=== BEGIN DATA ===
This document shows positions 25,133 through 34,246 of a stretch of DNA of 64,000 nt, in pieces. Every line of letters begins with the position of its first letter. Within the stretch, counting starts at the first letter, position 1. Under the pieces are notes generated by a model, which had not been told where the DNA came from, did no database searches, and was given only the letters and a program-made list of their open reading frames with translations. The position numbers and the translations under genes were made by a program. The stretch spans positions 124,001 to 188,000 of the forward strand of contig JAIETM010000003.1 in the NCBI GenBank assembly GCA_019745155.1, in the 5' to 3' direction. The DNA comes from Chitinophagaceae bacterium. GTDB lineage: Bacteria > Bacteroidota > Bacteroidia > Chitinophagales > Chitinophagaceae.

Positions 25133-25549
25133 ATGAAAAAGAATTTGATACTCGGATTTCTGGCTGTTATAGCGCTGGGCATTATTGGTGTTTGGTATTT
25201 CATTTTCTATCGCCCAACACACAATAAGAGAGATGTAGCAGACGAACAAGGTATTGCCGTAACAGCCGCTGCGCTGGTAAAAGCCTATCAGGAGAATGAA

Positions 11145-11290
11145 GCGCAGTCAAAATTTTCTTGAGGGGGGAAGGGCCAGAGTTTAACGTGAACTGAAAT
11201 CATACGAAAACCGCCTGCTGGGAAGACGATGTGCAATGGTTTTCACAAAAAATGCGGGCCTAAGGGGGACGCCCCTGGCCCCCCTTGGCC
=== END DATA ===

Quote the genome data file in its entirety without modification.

This document shows positions 25,133 through 34,246 of a stretch of DNA of 64,000 nt, in pieces. Every line of letters begins with the position of its first letter. Within the stretch, counting starts at the first letter, position 1. Under the pieces are notes generated by a model, which had not been told where the DNA came from, did no database searches, and was given only the letters and a program-made list of their open reading frames with translations. The position numbers and the translations under genes were made by a program. The stretch spans positions 124,001 to 188,000 of the forward strand of contig JAIETM010000003.1 in the NCBI GenBank assembly GCA_019745155.1, in the 5' to 3' direction. The DNA comes from Chitinophagaceae bacterium. GTDB lineage: Bacteria > Bacteroidota > Bacteroidia > Chitinophagales > Chitinophagaceae.

Positions 25133-25549
25133 ATGAAAAAGAATTTGATACTCGGATTTCTGGCTGTTATAGCGCTGGGCATTATTGGTGTTTGGTATTT
25201 CATTTTCTATCGCCCAACACACAATAAGAGAGATGTAGCAGACGAACAAGGTATTGCCGTAACAGCCGCTGCGCTGGTAAAAGCCTATCAGGAGAATGAA

Positions 11145-11290
11145 GCGCAGTCAAAATTTTCTTGAGGGGGGAAGGGCCAGAGTTTAACGTGAACTGAAAT
11201 CATACGAAAACCGCCTGCTGGGAAGACGATGTGCAATGGTTTTCACAAAAAATGCGGGCCTAAGGGGGACGCCCCTGGCCCCCCTTGGCC